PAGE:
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Old and New Edinburgh Vol. V


Leith.] THE FIRST BRIDGE. 167 Kirk aark, and to be-deprived of- the freedom (of the city) for ane zeare.? 1 .of the harbour, for the erection of quays and wharfs and for the loading of goods, with the liberty to have shops and granaries, and to make all necessary roads thereto ; but this grasping feudal baron afterwards sorely teased and perplexed the town council with points of litigation, till eventually he roused them to adopt a strong measure for satiating .at once his avarice and their own ambition. Bought over by them with alarge sum of nionfy .drawn from the city treasury, Sir Robert Logan on ;the 27th of February, 1413, granted them an extraordinary charter, which has been characterised as an exclusive, ruinous, and enslaving bond,? restraining the luckless inhabitants of Leith from .carrying on trade cE any sort, from possessing warehouses or shops, from keeping inns for strangers, ? so that nothing should be built or constructed on the said land (in Leith) in future, to the prejudice and impediment of the said community.? The witnesses to this grant are George Lauder the Pro- Test, and the Bailies, William Touris of Cramond, William of Edmondston, James Cant, Dean of Guild, John Clark of Lanark, Andrew Learmouth, and William of the Wood. In 1428 King James I. granted a charter under .his great seal, with consent of the community of Edinburgh, ordaining ? that in augmentation of the fabrik and reparation of the port and harbour of Leith, there should be uplifted a certain tax or toll upon all ships and boats entering therein,? This is dated from the Palace of Dunfermline, 31st December. (Burgh Records.) In 1439 Patrick, abbot of Holyrood, granted to Sir Robert Logan and his heirs the office of bailie aver the abbey lands of St. Leonards, ?lyande in the town of Leicht, within the barony of Restalrig, on the south halfe the water, from the end of the gret volut of William Logane on the east part to the common gate that passes to the ford over the water of Leicht, beside the waste land near the house of John of Turing,? etc. (Burgh Charters.) Not content with the power already given them over their vassals in Leith, the magistrates of Edinburgh, after letting the petty customs and haven siller? of Leith for the sum of one hkdred and ten merks in 1485, passed a remarkable order in council :-? That no merchant of Edinburgh presume to take into partnership any indweller of the town of Leith, under pain of forty pounds to the he proceeded to Leith tb hold his water courts, such an escort being deemed necessary for the In 1497 the civic despots of Edinburgh obtained, on writ from the Privy Council, that ? all manner of persons, quhilk are infectit, or has been infectit and uncurrit of the contageouse plage, callit the grand gore, devoid red and pass furth of this towne, and compeir on the sandis of Leith, at ten hours before noon, and thair shall have boats reddie in the Haven, ordainit to thame be the officears, reddie furnished with victualles, to have them to the inche, there to remain quhi!l God provide for thair health.? (Town Council Records.) As regards Leith, a much more important event is recorded four years before this, when Robert Ballantyne, abbot of Holyrood, ? with the consent of his chapter and the approbation of William, Archbishop of St. Andrews,? first spanned the river by a solid stone bridge, thus connecting South and North Leith, holding the right of levying a toll therefor. It was a bridge of three arches; of which Lord Eldin made a sketch in 1779, and part of one of the piers of which still remains. Abbot Ballantyne also built a chapel thereby, and in his charter it is expressly stated, after enumerating the tithes and tolls of the bridge, ?that the stipend of each of the two incumbents is to be limited to fifteen merks, and after the repairs of the said bridge and chapel, and lighting the same, the surplus is to be given to the poor.? This chapel was dedicated to St. Ninian the apostle of Galloway, and the abbot?s charter was confirmed by King James IV. on the 1st June, 1493. He also established a range of buildings on the south side of the river, a portion of which, says Robertson, writing in 1851, still exists in the form of a gable and large oven, at the locality generally designated ? the Old Bridge End.? ? The part in Leith whereon, it is said, the first houses were built in the twelfth century, is bounded , on the south by the Tolbooth Wynd, on the west by the shore or quay, on the north by the Broad Wynd, and on the east by the Rotten Row, now called Water Lane. One of the broadest alleys in this ancient quarter is the Burgess Close,? ten feet in width, and was the first road granted to the citizens of Edinburgh by Logan of Kestalng. In the year 1501, all freemen of the city, to the number of twenty or so, were directed by the magistrates to accompany the water bailie when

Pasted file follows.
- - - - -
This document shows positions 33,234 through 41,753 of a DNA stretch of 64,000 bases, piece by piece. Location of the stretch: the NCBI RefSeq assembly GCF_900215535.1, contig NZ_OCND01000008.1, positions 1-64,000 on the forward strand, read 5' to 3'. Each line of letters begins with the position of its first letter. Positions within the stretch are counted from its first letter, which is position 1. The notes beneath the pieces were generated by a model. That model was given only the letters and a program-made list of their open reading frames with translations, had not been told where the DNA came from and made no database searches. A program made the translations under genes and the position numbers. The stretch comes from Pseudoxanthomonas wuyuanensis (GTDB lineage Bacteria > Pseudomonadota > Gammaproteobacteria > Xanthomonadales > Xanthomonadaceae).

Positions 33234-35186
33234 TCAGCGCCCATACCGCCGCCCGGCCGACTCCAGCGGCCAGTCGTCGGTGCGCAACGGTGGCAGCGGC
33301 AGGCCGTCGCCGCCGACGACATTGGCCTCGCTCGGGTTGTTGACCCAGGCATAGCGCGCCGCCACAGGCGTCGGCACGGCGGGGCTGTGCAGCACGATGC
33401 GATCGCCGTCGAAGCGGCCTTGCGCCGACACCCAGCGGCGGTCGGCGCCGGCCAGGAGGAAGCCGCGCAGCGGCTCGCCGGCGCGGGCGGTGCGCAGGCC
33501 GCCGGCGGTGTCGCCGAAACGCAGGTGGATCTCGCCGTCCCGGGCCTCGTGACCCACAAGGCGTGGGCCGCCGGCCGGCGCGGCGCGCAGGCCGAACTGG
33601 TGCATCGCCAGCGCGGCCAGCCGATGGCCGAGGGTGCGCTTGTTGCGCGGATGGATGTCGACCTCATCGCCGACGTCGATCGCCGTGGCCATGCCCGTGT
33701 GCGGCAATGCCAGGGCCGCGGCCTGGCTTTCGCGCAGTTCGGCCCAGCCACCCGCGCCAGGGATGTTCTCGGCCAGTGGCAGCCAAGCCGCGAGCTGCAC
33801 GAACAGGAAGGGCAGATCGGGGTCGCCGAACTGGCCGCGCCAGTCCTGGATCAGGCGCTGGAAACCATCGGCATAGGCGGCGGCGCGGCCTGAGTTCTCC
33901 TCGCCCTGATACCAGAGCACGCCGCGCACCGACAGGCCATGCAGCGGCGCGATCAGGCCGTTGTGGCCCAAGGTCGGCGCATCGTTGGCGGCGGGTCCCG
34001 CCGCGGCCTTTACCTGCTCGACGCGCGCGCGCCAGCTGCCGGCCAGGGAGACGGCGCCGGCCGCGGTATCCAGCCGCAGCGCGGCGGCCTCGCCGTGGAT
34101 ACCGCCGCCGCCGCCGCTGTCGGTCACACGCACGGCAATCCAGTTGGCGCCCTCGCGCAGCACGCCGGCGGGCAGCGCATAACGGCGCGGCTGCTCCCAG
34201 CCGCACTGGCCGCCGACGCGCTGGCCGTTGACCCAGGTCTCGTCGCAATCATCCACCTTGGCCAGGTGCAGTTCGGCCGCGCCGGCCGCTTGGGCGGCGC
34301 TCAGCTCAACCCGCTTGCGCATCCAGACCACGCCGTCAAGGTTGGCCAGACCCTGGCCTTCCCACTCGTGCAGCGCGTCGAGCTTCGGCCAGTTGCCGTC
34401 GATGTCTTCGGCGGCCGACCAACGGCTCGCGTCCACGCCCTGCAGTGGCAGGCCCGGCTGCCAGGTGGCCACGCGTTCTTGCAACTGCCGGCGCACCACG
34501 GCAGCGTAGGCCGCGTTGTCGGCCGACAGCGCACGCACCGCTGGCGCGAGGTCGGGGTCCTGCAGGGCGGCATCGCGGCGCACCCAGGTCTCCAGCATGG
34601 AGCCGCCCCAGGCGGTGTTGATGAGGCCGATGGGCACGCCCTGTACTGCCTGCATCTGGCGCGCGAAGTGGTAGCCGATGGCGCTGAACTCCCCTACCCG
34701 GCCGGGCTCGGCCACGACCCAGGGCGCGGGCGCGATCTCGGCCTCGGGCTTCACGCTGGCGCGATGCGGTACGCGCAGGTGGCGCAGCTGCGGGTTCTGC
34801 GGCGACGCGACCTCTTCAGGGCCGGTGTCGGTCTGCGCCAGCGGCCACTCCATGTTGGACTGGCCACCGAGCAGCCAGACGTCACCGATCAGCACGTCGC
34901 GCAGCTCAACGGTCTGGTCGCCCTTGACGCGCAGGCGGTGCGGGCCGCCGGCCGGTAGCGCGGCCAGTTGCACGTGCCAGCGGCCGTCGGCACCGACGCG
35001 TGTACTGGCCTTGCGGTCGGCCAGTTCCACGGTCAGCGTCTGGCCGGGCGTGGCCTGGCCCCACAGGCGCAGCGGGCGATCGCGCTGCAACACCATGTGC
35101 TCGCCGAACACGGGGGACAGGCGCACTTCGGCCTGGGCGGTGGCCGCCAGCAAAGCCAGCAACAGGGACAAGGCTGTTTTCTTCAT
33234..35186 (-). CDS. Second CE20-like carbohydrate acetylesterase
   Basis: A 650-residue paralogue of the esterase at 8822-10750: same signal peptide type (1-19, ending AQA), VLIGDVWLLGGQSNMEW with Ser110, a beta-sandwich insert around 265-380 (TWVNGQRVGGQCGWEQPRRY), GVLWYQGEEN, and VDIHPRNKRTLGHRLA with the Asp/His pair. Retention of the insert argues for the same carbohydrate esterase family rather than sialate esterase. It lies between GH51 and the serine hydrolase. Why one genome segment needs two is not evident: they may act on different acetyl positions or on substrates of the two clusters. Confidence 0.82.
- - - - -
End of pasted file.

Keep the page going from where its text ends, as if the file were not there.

Volume 5 Page 167
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